Leading motion-capture and animation service company House of Moves (HOM) created a fully CG world in an epic video game-inspired 30-second television commercial for Levoreact, via Great Guns director Jim Sonzero.
The spot drops the viewer into a lush meadow filled with hundreds of unique and sinister flowers. The bucolic setting suddenly becomes a man-versus-nature shootout, and the spot leverages stylized CG visuals to deliver both the look and feel of an intense first-person shooter game.
HOM’s proprietary animation pipeline is unique in that it leverages the real-time capabilities of game engine rendering for broadcast-quality imagery. HOM artists were able to efficiently conduct extensive previsualization for the Levoreact spot, constructing the spot’s environments and other features, including flower animation, lighting, and particle effects, and CG character animation based on performance data from a preliminary mocap shoot. Using the game engine, the HOM team worked side by side with director Sonzero to manipulate a virtual camera in the previs environment in real time, which allowed Sonzero to examine various camera angles and effects to quickly tweak and revise the spot as needed.
“The really cool thing about our pipeline is that we were able to work in a fully textured environment from the beginning, with dynamic sunlight and swaying trees and everything,” explained Peter Krygowski, producer/editor, HOM. “Having so much of the spot fleshed out so early was pretty mind-blowing for the client, and it was great for us because when we transitioned into the production phase it was just a matter of upgrading and finessing those environments to make them high quality, hi-res renders. We were way ahead of the curve.”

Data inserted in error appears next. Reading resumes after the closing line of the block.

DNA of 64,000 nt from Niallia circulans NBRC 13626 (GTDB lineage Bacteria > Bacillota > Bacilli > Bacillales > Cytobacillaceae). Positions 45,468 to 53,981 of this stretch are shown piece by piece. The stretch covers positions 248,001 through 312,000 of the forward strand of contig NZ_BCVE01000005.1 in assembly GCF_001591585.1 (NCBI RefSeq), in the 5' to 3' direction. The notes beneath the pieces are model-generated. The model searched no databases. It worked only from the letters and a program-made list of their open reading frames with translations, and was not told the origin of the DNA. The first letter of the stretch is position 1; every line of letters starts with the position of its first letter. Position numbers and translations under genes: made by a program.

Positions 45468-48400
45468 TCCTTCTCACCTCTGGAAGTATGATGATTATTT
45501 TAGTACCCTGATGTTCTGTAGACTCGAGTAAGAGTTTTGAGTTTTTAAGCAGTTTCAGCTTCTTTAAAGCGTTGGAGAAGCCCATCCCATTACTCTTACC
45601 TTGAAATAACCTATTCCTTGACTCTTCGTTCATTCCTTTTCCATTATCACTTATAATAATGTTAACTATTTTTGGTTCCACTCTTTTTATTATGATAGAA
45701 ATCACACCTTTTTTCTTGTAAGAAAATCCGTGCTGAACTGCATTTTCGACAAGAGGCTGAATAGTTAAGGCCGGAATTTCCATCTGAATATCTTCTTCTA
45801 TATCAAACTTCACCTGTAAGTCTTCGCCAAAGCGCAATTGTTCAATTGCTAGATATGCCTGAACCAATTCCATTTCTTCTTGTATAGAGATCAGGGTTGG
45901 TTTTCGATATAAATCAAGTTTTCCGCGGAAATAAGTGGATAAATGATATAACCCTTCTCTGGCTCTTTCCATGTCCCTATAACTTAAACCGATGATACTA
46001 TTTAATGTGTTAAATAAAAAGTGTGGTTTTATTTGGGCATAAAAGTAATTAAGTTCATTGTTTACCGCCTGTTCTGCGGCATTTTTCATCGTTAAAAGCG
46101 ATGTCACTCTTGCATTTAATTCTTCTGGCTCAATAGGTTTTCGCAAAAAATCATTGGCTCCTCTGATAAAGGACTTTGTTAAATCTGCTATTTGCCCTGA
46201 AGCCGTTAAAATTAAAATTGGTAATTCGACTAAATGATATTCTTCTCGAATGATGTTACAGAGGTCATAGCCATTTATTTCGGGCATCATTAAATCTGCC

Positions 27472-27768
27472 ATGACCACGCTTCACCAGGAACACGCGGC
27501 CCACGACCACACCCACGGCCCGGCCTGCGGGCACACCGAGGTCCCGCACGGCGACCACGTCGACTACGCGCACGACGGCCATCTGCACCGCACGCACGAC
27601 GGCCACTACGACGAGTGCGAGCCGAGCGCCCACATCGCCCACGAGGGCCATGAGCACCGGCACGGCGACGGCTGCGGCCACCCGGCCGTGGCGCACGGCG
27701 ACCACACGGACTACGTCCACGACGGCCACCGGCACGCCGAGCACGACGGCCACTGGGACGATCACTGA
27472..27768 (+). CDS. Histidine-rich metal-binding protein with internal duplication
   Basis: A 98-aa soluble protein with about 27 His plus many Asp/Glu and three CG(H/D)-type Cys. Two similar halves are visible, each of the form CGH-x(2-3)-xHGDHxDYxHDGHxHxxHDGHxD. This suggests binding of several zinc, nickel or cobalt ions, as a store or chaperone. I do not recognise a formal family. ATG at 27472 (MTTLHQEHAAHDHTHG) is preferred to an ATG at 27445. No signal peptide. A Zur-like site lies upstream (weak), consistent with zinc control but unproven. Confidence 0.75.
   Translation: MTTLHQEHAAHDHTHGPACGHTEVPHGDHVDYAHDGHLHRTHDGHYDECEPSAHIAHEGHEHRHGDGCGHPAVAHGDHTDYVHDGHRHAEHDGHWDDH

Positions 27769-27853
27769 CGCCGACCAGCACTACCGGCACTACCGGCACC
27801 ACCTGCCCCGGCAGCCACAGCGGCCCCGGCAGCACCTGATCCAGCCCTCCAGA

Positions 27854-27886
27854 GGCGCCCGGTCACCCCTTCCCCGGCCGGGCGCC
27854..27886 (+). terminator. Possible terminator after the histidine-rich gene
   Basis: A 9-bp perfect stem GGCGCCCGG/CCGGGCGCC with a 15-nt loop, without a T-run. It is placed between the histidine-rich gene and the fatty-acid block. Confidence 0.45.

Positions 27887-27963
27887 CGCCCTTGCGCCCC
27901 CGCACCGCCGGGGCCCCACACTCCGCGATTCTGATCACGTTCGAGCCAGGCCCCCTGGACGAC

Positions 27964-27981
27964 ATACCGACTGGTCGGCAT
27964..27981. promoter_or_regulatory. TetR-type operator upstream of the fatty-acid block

After previs was completed, the HOM team conducted a full motion-capture shoot, modeling elements in Pixologic’s ZBrush and working in Autodesk’s MotionBuilder to animate the final CG character. HOM artists spent over two months creating the final CG environments – designing and animating the flowers to “fire” like guns, determining final object placement within the environment, experimenting with depth, and more. Since Unreal leverages GPU power, frames could be rendered on only six workstations with an average render time of three to four minutes, which proved invaluable during production as changes could be made and re-rendered in hi-res within the same day.
“The power and speed of working this way gives us unparalleled flexibility on any type of project and allow us to deliver things that others cannot,” said Krygowski. “Leveraging game engine technology in our pipeline allows us to work with a relatively small team and without a render farm or any expensive hardware, which helps us stay under budget and avoid an infrastructure overhaul. And its reliable speed allows our team to focus on creative output instead of wasting time on endless renders."
For instance, in the Levoreact spot, just the last shot of the character walking away had a 12 billion-polygon count alone. "Normally we would have needed a matte painter to help with the background and it would have taken days to render, but with this pipeline, we could handle it ourselves – and in just 18 minutes per frame of render time – which saved us both money and time," said Krygowski. "Unreal was really a great choice to incorporate into our commercial pipeline – it handles everything we threw at it, and its performance has completely exceeded our expectations.”